Harvard has an exceptional research output and the people here work hard, no doubt. But they also take time out of their schedules for recreation and hobbies. There is a foosball table and a grand piano just outside my lab. I see people playing foosball or just trying out a new piece of music on the piano almost every day. There are a few people who play the piano really well, and it’s a delight to work with soothing tones playing in the background. The point is that they pursue their interests, be it academic or otherwise, passionately.

With MIT at a walking distance from Harvard, researchers from both the institutes collaborate regularly and students of one institute can attend courses at the other. Also, for the undergraduate program at Harvard (and at many other universities), students have three semesters to decide upon a major, unlike the universities in India where you have to choose a major at the time of admission. Both the institutes also allow students to take up multiple majors and minors (instead of one, as is the case at IITR) during their course of study. One of my friends at MIT is majoring in Physics and Philosophy, with minors in Maths and Music!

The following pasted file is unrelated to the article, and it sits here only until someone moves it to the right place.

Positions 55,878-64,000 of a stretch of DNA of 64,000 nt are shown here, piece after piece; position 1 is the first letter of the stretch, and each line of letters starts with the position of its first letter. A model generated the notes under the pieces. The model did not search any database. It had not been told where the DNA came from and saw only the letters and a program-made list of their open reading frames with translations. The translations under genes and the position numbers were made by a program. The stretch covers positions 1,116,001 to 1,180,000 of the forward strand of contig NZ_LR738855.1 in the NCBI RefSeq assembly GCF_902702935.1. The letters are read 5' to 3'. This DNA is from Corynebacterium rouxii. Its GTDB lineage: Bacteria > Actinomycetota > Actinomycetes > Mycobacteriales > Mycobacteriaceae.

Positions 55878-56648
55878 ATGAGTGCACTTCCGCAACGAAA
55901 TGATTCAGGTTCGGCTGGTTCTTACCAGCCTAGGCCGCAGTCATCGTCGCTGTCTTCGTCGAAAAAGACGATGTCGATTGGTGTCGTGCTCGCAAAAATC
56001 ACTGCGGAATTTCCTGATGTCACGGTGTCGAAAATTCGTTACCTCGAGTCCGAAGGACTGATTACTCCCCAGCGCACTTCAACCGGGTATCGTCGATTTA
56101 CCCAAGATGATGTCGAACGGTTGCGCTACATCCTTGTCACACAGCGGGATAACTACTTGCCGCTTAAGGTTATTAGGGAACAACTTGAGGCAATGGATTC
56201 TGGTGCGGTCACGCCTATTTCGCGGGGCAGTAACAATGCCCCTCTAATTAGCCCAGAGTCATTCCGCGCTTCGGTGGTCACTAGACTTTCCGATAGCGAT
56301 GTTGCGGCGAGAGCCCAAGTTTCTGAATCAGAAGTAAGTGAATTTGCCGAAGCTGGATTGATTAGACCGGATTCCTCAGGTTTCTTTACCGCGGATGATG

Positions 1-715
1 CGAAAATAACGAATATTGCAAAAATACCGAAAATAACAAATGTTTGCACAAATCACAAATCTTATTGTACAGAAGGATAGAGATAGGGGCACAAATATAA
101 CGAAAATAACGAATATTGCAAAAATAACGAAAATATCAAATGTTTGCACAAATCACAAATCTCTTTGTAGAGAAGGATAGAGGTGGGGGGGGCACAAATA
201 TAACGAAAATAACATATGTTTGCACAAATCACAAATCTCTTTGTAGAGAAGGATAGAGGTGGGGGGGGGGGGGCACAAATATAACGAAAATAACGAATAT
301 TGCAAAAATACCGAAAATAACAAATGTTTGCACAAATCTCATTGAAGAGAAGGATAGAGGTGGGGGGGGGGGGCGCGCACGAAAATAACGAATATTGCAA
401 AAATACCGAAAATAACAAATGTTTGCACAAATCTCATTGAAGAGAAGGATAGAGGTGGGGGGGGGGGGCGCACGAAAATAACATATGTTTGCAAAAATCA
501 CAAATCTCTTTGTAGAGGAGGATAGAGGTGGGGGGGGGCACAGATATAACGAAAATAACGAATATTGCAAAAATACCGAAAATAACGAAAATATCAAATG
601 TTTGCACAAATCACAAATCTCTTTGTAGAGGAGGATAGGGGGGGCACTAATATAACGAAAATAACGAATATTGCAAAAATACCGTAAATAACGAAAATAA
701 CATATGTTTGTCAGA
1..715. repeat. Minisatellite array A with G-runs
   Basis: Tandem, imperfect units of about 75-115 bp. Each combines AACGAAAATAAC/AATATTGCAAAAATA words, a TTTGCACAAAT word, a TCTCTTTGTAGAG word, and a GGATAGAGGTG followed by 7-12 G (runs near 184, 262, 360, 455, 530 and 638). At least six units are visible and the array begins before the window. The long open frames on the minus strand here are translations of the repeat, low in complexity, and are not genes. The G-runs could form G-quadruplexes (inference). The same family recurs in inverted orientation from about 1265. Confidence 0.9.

The City

Boston, named after a small town in England, is a great city except for the erratic weather, which was a total bummer initially. It is a thriving port city with economic bases in finance, business services, biotechnology, and information technology. Thanks to multiple colleges and universities in the city, Boston has around 2000 start-ups. With a lot to explore, the weekends were usually packed. Various events, such as art walks, food festivals, and concerts, were organized from time to time. Other times, I would just hang out with some friends at MIT at one of its fraternities, Alpha Delta Phi, playing Cards Against Humanity. I also attended the orientation program organized for Bose and Khorana Scholars at the University of Chicago and visited New York recently.